Roasted Parsnips

Getting out in the garden to clean up is a chore not usually met with excitement, but after the long, bitterly cold winter just past, it is a pleasure. Last fall brought a steep drop in temperature and big snow so fast I didn’t have a chance to dig the parsnips out of the vegetable bed so they were left, along with the turnips. They were left in the garden long after the rest of the vegetables had been harvested because the cold sweetens them. A biennial like others in the Apiaceae family, parsley and carrot, it’s not surprising parsnips can overwinter in our Zone 5a climate. The turnips had been dug up by an animal and chewed, but the parsnip tops had some green and showed a bit of new growth: an encouraging sign. I dug up three, cleaned them up and brought them in to add to the dinner menu.

freshly dug parsnips

Parsnips in April

One of the three appeared to have suffered freeze and rot damage in the core, but the other two were good. These were cut into chunks and tossed in a blend of olive oils and maple syrup, then roasted in a 400F oven for 25 minutes. Result: sweet, delicious parsnips. 

Of all the root vegetables, I love parsnips best, and as with parsley & carrot, it offers many health benefits[1.] including being a rich source of potassium, fibre, vitamin C, and folate among other nutrients. It’s easy to grow although vulnerable to afflictions such as the carrot fly larvae, parsnip canker, and root rot. Much of this can be avoided by taking care when planting: (1) seeding in loose soil that has warmed up (12C-15C or 55F-60F);  (2) providing them with companion plants such as radish, garlic or onion; and (3) being patient about awaiting sprouts. With carrots and parsnips I’ve learned germination will take place faster in warmer soil so might as well wait the extra time rather than have seedlings rot or struggle. Make some space in your garden for parsnips this spring and enjoy them in late fall and first harvest next year.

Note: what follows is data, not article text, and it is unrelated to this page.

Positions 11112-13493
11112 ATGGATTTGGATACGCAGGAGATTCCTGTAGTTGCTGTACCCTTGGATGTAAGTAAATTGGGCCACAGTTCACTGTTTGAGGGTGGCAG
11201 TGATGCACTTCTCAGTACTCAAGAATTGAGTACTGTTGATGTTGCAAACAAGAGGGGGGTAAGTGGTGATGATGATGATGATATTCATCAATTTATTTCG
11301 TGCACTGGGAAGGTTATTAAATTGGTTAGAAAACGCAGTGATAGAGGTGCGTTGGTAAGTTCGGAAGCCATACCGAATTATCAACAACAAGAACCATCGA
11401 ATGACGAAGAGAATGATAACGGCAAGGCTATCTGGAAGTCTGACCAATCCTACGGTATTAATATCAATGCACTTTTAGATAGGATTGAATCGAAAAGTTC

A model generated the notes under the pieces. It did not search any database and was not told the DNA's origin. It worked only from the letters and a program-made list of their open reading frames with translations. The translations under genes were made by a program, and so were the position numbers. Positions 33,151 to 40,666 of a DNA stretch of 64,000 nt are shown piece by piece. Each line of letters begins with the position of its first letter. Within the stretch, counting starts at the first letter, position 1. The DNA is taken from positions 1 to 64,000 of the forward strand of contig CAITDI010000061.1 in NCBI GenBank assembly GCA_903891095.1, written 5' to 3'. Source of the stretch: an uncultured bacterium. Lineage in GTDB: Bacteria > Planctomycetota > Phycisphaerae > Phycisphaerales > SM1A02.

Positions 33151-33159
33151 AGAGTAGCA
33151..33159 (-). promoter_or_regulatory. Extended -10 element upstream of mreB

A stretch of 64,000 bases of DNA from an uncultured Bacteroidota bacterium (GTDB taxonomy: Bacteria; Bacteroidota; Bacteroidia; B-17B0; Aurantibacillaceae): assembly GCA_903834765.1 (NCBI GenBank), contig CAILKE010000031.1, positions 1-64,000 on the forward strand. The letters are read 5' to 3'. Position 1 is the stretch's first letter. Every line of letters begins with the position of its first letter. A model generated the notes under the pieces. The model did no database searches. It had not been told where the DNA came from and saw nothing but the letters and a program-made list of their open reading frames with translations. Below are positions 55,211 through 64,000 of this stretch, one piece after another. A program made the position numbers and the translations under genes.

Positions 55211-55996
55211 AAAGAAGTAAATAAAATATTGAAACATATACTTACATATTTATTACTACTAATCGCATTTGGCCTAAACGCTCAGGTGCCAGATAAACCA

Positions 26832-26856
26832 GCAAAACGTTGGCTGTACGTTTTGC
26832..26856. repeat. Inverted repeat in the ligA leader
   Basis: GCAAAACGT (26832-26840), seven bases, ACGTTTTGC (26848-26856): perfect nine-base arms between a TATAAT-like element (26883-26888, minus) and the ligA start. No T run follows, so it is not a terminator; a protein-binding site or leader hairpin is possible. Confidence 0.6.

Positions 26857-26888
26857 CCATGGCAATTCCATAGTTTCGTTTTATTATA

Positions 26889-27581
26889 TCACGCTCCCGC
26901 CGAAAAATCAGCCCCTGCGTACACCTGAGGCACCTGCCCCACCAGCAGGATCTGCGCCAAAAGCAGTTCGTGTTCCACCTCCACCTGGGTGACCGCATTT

Roasted Parsnips
Serves 2
One of sweetest root vegetables roasted to caramelize the natural sugars.
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Cook Time
30 min
Cook Time
30 min
  1. 2-3 parsnips (1 per person)
  2. 1 tbsp extra-virgin olive oil
  3. 2 tsp maple syrup
  1. Preheat oven to 400F
  2. Wash and peel parsnips, then cut into chunks
  3. Drizzle olive oil and maple syrup over parsnips and toss to evenly coat chunks
  4. Spread on cookie sheet or baking pan and bake in oven, stirring every 10 minutes until tender crisp, about 25-30 minutes
  1. Optional: I used a blend of extra-virgin olive oils (2 parts EVOO : 1 part harissa infused EVOO) to add a bit of punch. This could also be achieved with a light dash of cayenne when coating, before roasting.

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About Leslie

Trying a little bit of everything: writing, learning Wordpress & basic coding, cooking, playing with grandkids, travelling, gardening, making soap & body treats, and getting older. Not necessarily in that order.